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1
2
3ARB_DB
4
5Basic idea:
6
7        All data is stored hierarchically in database elements.
8
9        A database element is a small structure which stores:
10                - key
11                - type  (integer/string...)
12                - it's value
13                - last modification time
14                - access rights
15                ...
16
17        A value itself might be a set of database elements.
18
19        There are 10 basic data types:
20        Type            C/C++ enum      PERL_NAME
21        ----------------------------------------------------------------
22        String          GB_STRING       STRING  // Null terminated string
23        Integer         GB_INT          INT     // 32 bit integer
24        Float           GB_FLOAT        FLOAT   // real number
25        BitString       GB_BITS         BITS    // any bitstring
26        Integer String  GB_INTS         INTS    // array of integer
27        Container       GB_DB           CONTAINER // a set of other elements
28
29
30        ****************************** Example 1 ***************
31
32        Let's say we want to store the following key value pairs in the
33        database:
34                name    niels
35                tel     37543345
36                sex     male
37                age     40
38
39        So all we have to do is to create 4 database elements of type
40        STRING and store the data into it:
41
42                $gb_main = ARB::open("new_db.arb","wc");        // create new db
43                                // we are operating
44                                // in a multi user env., so we have to
45                                // get exclusive rights to the server:
46                ARB::begin_transaction($gb_main);
47                                // create a dbelem key = "name"
48                                //                      type = "STRING"
49                $gb_name = ARB::create($gb_main,"name","STRING");
50                                // and store a value in the dbelem
51                $error = ARB:write_string($gb_name,"niels");
52                        ...
53                        ...
54                ARB:commit_transaction($gb_main);       // everything is ok
55                $error = ARB::save($gb_main,"new_db.arb", "a"); // save in ascii format
56
57        ***************************** END 1 *********************
58
59
60        What has been done:
61
62                The first argument of nearly all ARB-Database (ARBDB) functions
63                is an existing database element.
64                You may change or read this element or use it to find or
65                create other elements.
66
67                First we create a new database "new_db.arb".
68                ARB::open returns the root element of the database.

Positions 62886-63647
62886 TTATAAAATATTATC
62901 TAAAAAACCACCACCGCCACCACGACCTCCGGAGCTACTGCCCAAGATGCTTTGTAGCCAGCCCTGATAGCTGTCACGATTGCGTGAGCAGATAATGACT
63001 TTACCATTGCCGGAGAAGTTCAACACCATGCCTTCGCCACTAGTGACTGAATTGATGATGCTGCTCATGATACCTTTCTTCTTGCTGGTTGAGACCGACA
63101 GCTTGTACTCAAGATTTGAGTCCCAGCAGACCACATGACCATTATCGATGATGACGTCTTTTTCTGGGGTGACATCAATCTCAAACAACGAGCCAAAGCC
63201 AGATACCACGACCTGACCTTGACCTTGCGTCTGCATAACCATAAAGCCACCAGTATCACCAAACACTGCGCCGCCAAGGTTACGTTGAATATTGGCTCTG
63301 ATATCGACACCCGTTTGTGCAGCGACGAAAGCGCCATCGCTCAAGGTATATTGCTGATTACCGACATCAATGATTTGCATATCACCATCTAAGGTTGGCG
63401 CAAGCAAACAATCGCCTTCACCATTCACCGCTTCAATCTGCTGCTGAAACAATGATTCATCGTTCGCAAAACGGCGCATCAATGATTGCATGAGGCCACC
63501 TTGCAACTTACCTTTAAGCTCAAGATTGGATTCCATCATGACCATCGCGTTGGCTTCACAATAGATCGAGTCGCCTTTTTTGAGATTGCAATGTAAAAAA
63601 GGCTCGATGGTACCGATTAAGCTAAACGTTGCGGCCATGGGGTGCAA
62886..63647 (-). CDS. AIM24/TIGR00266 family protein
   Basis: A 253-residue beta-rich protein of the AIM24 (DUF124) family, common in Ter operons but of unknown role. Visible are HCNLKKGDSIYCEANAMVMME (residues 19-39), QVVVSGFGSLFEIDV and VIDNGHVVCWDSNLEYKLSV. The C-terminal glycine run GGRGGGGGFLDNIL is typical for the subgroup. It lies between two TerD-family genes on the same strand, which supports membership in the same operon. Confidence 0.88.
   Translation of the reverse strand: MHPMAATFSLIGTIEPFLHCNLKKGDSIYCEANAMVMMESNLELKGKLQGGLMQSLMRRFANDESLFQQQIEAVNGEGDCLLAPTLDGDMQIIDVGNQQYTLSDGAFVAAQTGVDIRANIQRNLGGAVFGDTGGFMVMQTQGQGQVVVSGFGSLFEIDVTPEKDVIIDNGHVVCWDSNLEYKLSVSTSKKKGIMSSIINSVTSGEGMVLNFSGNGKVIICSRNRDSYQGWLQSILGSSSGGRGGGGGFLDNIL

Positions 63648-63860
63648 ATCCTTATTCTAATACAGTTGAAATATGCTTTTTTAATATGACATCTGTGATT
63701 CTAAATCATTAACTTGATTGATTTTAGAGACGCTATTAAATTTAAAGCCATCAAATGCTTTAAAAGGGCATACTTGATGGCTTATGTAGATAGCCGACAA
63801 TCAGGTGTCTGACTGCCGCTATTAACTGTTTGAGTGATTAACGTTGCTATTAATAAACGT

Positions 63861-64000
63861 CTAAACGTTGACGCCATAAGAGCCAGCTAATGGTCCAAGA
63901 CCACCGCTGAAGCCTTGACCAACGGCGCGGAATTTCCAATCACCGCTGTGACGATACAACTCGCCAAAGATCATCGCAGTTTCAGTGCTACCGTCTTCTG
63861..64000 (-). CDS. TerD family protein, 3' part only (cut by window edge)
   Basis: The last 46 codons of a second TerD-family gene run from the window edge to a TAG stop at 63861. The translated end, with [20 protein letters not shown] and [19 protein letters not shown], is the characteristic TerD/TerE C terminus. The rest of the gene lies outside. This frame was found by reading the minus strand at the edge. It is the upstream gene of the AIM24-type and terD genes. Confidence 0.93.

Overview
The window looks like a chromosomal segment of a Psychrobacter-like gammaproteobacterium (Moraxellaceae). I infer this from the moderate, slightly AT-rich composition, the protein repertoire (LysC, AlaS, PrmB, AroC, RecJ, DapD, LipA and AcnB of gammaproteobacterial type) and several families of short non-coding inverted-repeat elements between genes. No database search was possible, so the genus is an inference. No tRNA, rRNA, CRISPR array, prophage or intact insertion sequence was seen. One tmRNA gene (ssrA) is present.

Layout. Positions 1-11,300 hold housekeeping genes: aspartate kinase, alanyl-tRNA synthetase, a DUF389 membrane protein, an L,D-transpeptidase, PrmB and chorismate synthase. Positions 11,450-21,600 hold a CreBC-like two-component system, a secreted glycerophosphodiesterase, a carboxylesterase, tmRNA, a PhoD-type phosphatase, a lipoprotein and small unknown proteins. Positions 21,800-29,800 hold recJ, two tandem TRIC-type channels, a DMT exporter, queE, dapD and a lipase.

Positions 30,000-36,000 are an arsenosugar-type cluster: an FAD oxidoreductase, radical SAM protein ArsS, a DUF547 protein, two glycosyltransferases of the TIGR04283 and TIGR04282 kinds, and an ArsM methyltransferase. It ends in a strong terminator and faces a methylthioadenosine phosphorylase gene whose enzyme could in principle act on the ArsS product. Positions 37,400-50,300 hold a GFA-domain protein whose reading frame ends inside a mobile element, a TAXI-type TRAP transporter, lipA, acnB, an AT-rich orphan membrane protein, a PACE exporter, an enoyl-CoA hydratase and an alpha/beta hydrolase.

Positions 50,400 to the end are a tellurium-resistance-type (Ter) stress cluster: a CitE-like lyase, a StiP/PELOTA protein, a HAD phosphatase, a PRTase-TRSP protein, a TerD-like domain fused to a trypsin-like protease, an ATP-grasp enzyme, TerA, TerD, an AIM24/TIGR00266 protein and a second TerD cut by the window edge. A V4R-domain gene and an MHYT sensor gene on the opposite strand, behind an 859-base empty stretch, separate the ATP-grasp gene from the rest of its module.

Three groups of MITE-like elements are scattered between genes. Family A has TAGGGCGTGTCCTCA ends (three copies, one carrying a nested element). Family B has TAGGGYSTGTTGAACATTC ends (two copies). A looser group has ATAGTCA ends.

69                Before we can actually read or write to it we have to
70                get exclusive rights by calling
71                        GB_begin_transaction( root_element_of_database );
72                To make all changes to the database persistent we have
73                to call GB_commit_transaction, or if we want to undo all
74                recent changes GB_abort_transaction.
75                Because the root node of the database is always a container
76                we can simply add new items to it.
77
78
79        ****************************** Example 2 ***************
80
81        We have the same situation as in Example 1 but we want to store
82        the name, tel .. of different persons in the database.
83
84        So we simply store the person's data not in the root container,
85        but in a person container.
86
87                $gb_main = ....
88                ARB::begin_transaction($gb_main);
89
90                for all persons do {
91                        $gb_person = ARB::create_container($gb_main,"person");
92                        $gb_name = ARB::create($gb_person,"name","STRING");
93                        $error = ARB:write_string($gb_name,"name of p");
94                        if ($error) .....
95                        $gb_tel = ARB::create($gb_person,"tel", STRING);
96                        $error = ARB:write_string($gb_tel,"telnr of person");
97                }
98                commit and save
99
100        ******************************* END 2 ***************************
101
102        What's new in the last example:
103
104                We created sub containers for each person. All this
105                have the key 'person', so in this case the key is really
106                useless. Some people might think that it would be much
107                better to give each container the name of the person.
108                But that would limit you to search for only one field.
109                So we decided not to index the keys of the database
110                elements but their values. So you should not use the
111                key for indexing.
112
113
114Searching the database:
115        There are three main ways to find your data:
116
117                1. Use the key of the elements:
118                        This is good if all your keys are unique in
119                        a container and if there are only a few elements
120                        in a container.
121
122                2. Use the value of the elements:
123                        This works like grep in a filesystem. Go through
124                        all elements and  inspect the value.
125                        This can be indexed, and is therefor much faster
126                        and more flexible than the search by key method.
127
128                3. Walk through the database by hand:
129                        All elements within one container are stored as